Fiscal Sanity: The Case From the Heart


By: David Bozeman

Glenn Beck, appearing on a recent O’Reilly Factor, brought out new Tea Party poster boy Calvin Coolidge for a quick tribute. Our 30th president (1923-29) usually ranks with Millard Fillmore and Zachary Taylor in name recognition and barely above Herbert Hoover in historical surveys. But Beck hailed Silent Cal’s handling of a financial meltdown in the early 20s that may well have averted a Great Depression (the same fact has been attributed to Warren Harding, president from 1921-23).

In any event, the call for fiscal sanity is fueling the resurgence of modern conservatism. From Tea Party rallies to national debt projections to Glenn Beck’s chalkboard presentations, it’s all about the numbers now, and Calvin, the Vermont-born architect of cost-cutting and balanced budgets, is cool again (at least in some circles). But serious students of the man politely reject the one-dimensional portrait of a mere practical-minded budget-cutter, famous for saying that “the chief business of the American people is business.” Far from shilling for the rich, Coolidge spent his public life selling the principles of lean, limited government as a moral imperative for all Americans. Conservatives today are afraid of the word ‘compassion’ — it has been co-opted by liberals and corrupted by the likes of President Bush 43 — but Coolidge freely spoke of and from the heart. He said in 1924, “No matter what anyone may say about making the rich and the corporations pay the taxes, in the end they come out of the people who toil.” He sought to predicate tax policy so as “not to destroy those who have already secured success, but to create conditions under which every one will have a better chance to be successful.”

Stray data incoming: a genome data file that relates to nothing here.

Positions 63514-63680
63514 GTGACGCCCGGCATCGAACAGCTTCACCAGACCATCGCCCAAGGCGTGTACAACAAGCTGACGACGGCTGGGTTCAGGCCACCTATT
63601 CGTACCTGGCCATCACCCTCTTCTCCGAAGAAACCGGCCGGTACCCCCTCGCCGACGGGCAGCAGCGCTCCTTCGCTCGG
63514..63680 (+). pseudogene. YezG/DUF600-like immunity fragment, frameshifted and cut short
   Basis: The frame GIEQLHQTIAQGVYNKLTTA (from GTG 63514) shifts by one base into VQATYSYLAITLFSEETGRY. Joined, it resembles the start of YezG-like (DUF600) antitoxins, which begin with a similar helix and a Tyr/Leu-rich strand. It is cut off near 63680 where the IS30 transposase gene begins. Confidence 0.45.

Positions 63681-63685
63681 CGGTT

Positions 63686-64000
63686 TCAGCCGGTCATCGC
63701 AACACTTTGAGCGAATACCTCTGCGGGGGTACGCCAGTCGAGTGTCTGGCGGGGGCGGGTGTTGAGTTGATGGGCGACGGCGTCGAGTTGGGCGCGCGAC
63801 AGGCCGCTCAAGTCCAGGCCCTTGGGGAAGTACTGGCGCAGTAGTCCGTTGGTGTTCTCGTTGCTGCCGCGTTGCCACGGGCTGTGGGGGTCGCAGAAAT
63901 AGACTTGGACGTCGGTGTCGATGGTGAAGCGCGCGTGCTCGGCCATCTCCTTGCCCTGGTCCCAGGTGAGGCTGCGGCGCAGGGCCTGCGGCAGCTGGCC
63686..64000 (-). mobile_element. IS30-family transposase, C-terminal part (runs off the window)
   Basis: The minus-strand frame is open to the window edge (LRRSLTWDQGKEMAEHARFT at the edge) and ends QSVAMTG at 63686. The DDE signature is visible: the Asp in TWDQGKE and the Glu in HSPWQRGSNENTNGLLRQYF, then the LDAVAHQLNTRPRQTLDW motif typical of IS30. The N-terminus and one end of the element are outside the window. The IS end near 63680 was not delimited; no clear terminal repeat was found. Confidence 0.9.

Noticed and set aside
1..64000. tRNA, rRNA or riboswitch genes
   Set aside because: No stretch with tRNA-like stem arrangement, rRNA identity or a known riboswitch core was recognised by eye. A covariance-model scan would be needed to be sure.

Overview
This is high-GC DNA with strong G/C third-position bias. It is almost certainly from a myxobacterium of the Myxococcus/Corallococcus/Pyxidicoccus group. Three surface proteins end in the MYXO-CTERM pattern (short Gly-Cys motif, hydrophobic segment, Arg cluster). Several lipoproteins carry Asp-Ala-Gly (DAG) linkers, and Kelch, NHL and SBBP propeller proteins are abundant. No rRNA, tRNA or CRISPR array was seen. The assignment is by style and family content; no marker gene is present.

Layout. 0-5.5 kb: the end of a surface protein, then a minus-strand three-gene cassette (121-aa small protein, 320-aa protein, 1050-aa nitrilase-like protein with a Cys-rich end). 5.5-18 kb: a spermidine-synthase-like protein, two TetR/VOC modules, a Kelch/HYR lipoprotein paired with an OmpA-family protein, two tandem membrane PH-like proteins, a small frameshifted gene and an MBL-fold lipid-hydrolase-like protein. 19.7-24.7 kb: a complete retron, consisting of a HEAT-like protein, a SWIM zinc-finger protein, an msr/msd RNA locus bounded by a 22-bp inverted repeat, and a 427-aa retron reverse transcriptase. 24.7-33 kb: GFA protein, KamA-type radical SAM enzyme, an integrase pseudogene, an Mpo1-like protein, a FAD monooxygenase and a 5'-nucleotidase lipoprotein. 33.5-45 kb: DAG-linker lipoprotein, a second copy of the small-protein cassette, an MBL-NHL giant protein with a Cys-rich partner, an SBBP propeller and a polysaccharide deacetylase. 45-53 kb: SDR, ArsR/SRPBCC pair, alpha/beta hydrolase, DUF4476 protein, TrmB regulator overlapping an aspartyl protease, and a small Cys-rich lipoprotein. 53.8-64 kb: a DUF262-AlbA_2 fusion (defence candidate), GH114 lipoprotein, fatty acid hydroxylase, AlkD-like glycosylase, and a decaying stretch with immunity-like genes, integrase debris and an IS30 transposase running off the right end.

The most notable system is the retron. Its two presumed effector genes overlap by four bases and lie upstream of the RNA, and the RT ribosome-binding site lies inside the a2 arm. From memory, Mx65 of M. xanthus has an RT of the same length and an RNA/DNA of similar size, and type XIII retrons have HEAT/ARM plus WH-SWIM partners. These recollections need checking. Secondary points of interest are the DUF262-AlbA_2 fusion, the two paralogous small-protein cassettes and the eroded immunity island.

Today’s Tea Party movement, while passionate, lacks the voice and resonance of human experience. Mostly anti-Obama, members support the Constitution and limited government but have yet to tally up the human toll of hope and change, Obama style. Our current national debt hovers around $13 trillion, a fraction of which, in the hands of families and small business owners, could transform an inner-city community. How many college educations and other dreams have been deferred or abandoned to fund a public sector economy that thrives not merely in lieu of the private sector, but at its very expense?

Harding/Coolidge won by a whopping 7 million votes in 1920, and Coolidge handily won re-election in 1924 by siding closely with the American people over the progressives of the day, firmly anchoring his campaign to the righteousness of his conservative cause. Throughout his public life and on behalf of all Americans, Coolidge campaigned for the soul of this nation, writing in 1930 that “. . . wealth is not an end but a means. We need it only for the use we can make of it. The real standard of life is not one of quantity but of quality, not of money but of character.” Today’s conservative movement is passionate, but passion without moral foundation and human connection means little. On the 150th anniversary of the Declaration of Independence, he wrote, ” We live in an age of science and abounding accumulation of material things. Those did not create our Declaration. Our Declaration created them. The things of the spirit come first. Unless we cling to that, all our material prosperity, overwhelming though it may appear, will turn to a barren scepter in our grasp.” Coolidge matters not just for his thrift but for exemplifying a fact little known today, that compassion is not only compatible with conservatism, it is its very essence.

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